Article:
History and Presenting Symptoms
A 37-year-old female describes a history of occasional pain in her lower back region, most noticeable on the left side. She states that her low back pain “just seems to come and go,” with no obvious triggering activities. Her pain is localized to the posterior hip region, and does not extend below the pelvis. She is a recreational runner who usually enjoys hiking, snowboarding, and occasional soccer games with friends, but she denies any specific injury or trauma to her lower back. On a 100mm Visual Analog Scale, she rates the pain in her lower back and pelvic region as varying from 30mm to 50mm. She takes over-the-counter NSAID’s when the pain in her lower back interferes with her daily activities or her job duties as the manager of the local library.
Vitals. This active female weighs 162 lbs. which, at 5’10’’, results in a BMI of 23—she is not overweight or obese. She reports that she works out regularly on the resistance machines at a local exercise center, and runs at least twelve miles each week. She is a non-smoker, drinks wine moderately, and her blood pressure and pulse rate are within normal ranges (BP: 118/76 mmHg; pulse rate: 64 bpm).
Posture and gait. Standing postural evaluation finds evidence of a lower iliac crest on the right, but the greater trochanters are level. The left ilium is rotated forward, with prominence of the left ASIS. Her knees and ankles are well aligned, but there is obvious medial bowing of both Achilles tendons, with pes planus and hyperpronation bilaterally. During gait, both feet demonstrate a moderate toe-out. Inspection of her shoes finds scuffing and wearing at the lateral aspect of both heels.
Chiropractic evaluation. Motion palpation identifies limitations in segmental motion at the left SI joint, with localized tenderness. The left SI joint demonstrates loss of end range mobility, and pain is reported during motion testing. Gaenslen’s and Yeoman’s tests for SI joint dysfunction both cause increased pain when performed on the left side. Lumbar ranges of motion are within expected norms, and neurologic testing is negative for sensory, motor, and reflexive disorders.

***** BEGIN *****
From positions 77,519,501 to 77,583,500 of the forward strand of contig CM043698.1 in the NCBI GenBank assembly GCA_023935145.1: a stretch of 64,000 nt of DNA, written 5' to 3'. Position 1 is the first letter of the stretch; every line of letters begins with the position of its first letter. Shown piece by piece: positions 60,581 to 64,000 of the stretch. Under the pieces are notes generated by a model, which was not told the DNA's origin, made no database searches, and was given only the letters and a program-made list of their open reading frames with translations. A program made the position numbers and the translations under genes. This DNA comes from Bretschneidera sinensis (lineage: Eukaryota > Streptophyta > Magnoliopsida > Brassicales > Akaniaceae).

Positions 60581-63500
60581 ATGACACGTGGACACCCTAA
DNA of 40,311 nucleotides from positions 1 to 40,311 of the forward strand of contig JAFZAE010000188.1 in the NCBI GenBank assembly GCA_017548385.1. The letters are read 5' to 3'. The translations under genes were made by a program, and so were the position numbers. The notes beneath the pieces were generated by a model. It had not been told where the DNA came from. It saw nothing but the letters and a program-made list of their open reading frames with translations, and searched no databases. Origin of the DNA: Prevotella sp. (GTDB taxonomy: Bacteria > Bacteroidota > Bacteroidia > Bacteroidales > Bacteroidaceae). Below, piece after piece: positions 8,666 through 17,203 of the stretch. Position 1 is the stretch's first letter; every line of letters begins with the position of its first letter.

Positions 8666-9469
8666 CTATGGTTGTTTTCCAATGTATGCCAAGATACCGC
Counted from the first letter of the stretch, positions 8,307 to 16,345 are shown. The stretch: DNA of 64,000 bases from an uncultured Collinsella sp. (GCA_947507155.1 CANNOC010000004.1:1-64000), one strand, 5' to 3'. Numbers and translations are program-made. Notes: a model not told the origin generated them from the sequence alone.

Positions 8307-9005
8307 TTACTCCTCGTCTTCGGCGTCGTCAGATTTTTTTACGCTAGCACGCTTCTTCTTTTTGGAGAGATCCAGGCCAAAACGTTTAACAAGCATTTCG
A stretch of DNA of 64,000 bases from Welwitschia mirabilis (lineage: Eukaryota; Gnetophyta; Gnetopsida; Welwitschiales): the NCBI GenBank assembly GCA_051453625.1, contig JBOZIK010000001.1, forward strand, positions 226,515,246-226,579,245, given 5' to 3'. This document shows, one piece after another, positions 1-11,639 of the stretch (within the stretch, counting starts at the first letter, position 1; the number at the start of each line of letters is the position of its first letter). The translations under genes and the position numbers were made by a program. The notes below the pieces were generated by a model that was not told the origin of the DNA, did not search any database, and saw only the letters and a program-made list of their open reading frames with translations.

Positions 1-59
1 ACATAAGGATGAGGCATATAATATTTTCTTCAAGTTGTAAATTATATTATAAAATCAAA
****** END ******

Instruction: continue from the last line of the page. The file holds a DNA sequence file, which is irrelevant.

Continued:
A lumbopelvic series (AP and lateral lumbopelvic views) is taken in the upright position during relaxed standing. The sacral base angle is 38° and the lumbar lordosis measures 46°. There is no significant discrepancy in femur head or iliac crest heights, and no lateral listing or lateral curvature is noted.
Moderate lumbopelvic misalignment, with chronic mechanical dysfunction of the left sacroiliac joint. Poor biomechanical support is noted in the lower extremities, which exacerbates her lumbopelvic dysfunction syndrome.
Adjustments. Specific chiropractic adjustments for the lumbosacral and sacroiliac joints were provided as needed. Side-posture adjustments were well-tolerated and resulted in good articular releases.
Support. She was fitted with custom-made, flexible stabilizing orthotics, based on foot imaging in mid-stance. The inserts were designed to provide support for her arches and decrease the biomechanical stress on her pelvis and sacroiliac joints during the entire gait cycle.
Rehabilitation. She was instructed in a daily core strengthening program at home using elastic exercise tubing. The focus was on activation of her transverse abdominis musculature, for improved spinal-pelvic stability.
Response to Care
This patient responded well to her spinal adjustments, and she adapted very quickly to her orthotics. She performed her daily home exercise program regularly, and demonstrated good exercise performance at her weekly rehab review sessions. After eight weeks of adjustments (twelve visits) and daily home exercises, she was released to a self-directed maintenance program.
This patient had a chronic pelvic misalignment, which was associated with pronation and biomechanical dysfunction in the lower extremities. Her chiropractic treatment plan included orthotics to support her strained lower extremities, and specific exercises to improve her core pelvic stability. She responded well to her adjustments, but also needed support from the orthotics and professional guidance for her corrective exercises.
Dr. John J. Danchik is the seventh inductee to the American Chiropractic Association Sports Hall of Fame. He is the current chairperson of the United States Olympic Committee’s Chiropractic Selection Program and lectures extensively in the United States and abroad on current trends in sports chiropractic and rehabilitation. Dr. Danchik is an associate editor of the Journal of the Neuromusculoskeletal System. He can be reached by e-mail at